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  #721  
Old 11-22-2017, 09:15 AM
Serene Highness
 
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Quote:
Originally Posted by loonytick View Post
Not less, but a designer more experienced with getting high profile to major events unwrinkled may have insisted on some changes. A more fitted bodice could have made it through the carriage ride in better shape. Embellishment with some weight to it on the skirt, like embroidery, helps pull out the wrinkles a bit when you stand up. And honestly, just thinking more strategically about how to arrange the dress for the carriage ride (it looked like they just shoved it all in there willy-nilly) could have helped a little.

That said, for a long time I thought the wrinkles were on purpose. As a girl, I thought Diana's gown looked soft and fluffy and lovely.
I see your point, I think those wrinkles were because of beginner's mistakes? They had not taken the small space of the Glass Coach into account.

That said, Lady Diana was my most beautiful bride for years. Not really anymore, although I don't have an exact "successor".
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  #722  
Old 11-22-2017, 09:56 AM
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To be fair, very few designers have experience with getting a client to the event wrinkle-free in a situation where half the world will be watching them in transit. From what I understand, it's not unusual for movie stars in wrinkle-prone gowns to ride to the Oscars laying down in their limos to avoid creasing around the crotch, but they can do that windows are heavily tinted and nobody's lined up on the route waiting for a glimpse of them. But back in the 40s and 50s, Norman Hartnell made quite a few full gowns for the Queen and Queen Mother to wear to events that required carriage rides that managed to survive the ride. I have to assume that someone still around who'd worked in Hartnell's studio could have helped Diana's designers learn from his strategies.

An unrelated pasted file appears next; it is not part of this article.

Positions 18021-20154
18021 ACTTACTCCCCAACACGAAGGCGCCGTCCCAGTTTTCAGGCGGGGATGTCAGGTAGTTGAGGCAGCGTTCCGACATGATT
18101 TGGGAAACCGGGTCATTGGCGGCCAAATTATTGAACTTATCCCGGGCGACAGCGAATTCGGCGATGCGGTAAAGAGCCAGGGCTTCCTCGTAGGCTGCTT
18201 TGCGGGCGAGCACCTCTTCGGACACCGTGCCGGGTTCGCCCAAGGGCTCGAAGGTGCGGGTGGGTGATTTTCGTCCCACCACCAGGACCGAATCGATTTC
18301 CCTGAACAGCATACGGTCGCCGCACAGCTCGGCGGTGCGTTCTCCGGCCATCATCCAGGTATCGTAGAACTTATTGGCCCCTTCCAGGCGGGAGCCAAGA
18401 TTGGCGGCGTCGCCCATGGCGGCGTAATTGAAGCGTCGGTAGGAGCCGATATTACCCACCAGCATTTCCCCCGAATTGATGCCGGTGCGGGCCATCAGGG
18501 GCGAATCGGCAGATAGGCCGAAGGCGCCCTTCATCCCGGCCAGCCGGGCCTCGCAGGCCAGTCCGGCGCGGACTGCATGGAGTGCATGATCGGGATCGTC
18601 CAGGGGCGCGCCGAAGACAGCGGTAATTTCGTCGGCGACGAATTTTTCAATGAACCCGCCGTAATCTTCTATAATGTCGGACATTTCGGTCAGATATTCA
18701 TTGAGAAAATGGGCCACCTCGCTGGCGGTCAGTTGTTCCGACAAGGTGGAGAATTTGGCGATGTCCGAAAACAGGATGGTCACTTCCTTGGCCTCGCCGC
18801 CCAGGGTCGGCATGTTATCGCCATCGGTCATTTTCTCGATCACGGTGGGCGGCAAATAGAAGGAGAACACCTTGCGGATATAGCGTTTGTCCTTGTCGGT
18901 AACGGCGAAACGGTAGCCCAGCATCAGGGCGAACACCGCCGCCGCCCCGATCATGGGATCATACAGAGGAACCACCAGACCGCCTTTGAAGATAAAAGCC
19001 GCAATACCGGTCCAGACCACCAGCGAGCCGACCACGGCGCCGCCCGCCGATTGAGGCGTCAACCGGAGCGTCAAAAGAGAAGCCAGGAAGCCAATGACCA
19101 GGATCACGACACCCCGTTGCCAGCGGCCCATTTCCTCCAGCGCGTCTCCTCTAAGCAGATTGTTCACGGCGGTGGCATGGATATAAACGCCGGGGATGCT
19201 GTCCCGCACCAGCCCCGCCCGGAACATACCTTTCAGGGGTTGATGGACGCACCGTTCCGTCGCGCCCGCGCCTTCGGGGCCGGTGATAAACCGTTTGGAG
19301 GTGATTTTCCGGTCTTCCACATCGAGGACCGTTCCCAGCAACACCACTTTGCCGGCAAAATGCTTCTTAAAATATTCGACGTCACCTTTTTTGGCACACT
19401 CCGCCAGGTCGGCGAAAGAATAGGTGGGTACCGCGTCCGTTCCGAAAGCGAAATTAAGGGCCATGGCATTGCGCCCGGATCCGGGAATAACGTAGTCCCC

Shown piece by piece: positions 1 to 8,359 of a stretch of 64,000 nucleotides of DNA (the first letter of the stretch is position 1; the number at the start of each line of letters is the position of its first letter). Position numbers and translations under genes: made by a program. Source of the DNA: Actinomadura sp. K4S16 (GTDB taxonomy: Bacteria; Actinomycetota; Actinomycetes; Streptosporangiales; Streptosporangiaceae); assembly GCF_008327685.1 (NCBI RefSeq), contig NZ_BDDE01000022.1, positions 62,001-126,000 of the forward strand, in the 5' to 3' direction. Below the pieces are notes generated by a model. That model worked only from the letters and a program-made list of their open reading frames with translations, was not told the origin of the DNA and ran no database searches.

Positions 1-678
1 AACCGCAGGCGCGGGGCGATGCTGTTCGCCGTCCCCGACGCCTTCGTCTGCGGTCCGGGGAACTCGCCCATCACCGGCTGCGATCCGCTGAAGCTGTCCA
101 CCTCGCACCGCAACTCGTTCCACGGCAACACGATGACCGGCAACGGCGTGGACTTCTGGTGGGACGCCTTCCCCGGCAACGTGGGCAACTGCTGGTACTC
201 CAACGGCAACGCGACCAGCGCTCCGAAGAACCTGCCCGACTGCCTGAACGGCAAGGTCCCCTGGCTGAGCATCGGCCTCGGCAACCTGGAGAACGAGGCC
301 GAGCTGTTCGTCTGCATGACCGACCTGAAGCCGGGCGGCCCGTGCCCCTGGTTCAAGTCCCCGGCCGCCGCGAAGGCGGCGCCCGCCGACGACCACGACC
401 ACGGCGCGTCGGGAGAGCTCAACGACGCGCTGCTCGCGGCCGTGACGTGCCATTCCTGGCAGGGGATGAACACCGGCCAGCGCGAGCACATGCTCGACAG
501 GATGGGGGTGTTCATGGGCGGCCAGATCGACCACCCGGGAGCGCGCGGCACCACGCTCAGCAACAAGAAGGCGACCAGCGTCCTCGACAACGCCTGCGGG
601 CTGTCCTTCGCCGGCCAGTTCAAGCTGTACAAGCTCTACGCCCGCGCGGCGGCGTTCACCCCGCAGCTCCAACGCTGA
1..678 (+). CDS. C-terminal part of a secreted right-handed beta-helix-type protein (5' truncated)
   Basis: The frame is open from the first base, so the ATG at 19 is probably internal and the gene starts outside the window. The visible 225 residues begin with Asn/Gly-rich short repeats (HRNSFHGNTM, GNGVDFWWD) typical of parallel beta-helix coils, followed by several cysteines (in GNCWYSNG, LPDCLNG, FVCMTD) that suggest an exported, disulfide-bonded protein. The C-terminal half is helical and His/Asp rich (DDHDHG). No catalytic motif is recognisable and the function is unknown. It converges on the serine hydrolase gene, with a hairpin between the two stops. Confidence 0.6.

On the one hand, Diana's dress delighted millions of people at the time and set off a trend for giant, floofy wedding gowns that lasted for several years. On the other hand, what we all saw walking down the aisle was a heavily crushed version of what she and the Emmanuels intended, and from things they've said in interviews they were all somewhat disappointed with how it turned out.
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  #723  
Old 11-22-2017, 10:30 AM
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The top overwhelmed her I think...and she was a statuesque lady. But that was not well done (the top) and didn't really suit her IMO.


LaRae
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  #724  
Old 11-22-2017, 11:20 AM
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Quote:
Originally Posted by Tsaritsa View Post
It didn't help that she'd lost a dramatic amount of weight prior to the wedding. The voluminous dress seemed to swallow her -noticeably so from the waist up to the shoulders- however, it was a magnificent creation -I still recall gasping when I saw it at the Althorp exhibition- and a perfect balance for the width and opulence of St Paul's, compared with the elegance of Westminster Abbey, which appears to lend itself towards a more stream-lined style of dress, Princess Margaret's being an exception.
ITA 100%. When I first saw it I gasped too...because I thought it was a big frothy mess and I was so disappointed. But with the passage of time I've come to appreciate and understand it much, much better. It is still not my favorite Royal bridal gown but it was perfectly suited to time, the place, and person it was for.

And yes, if Diana had not lost so much weight in the lead up to the wedding it would have been far more flattering and successful.
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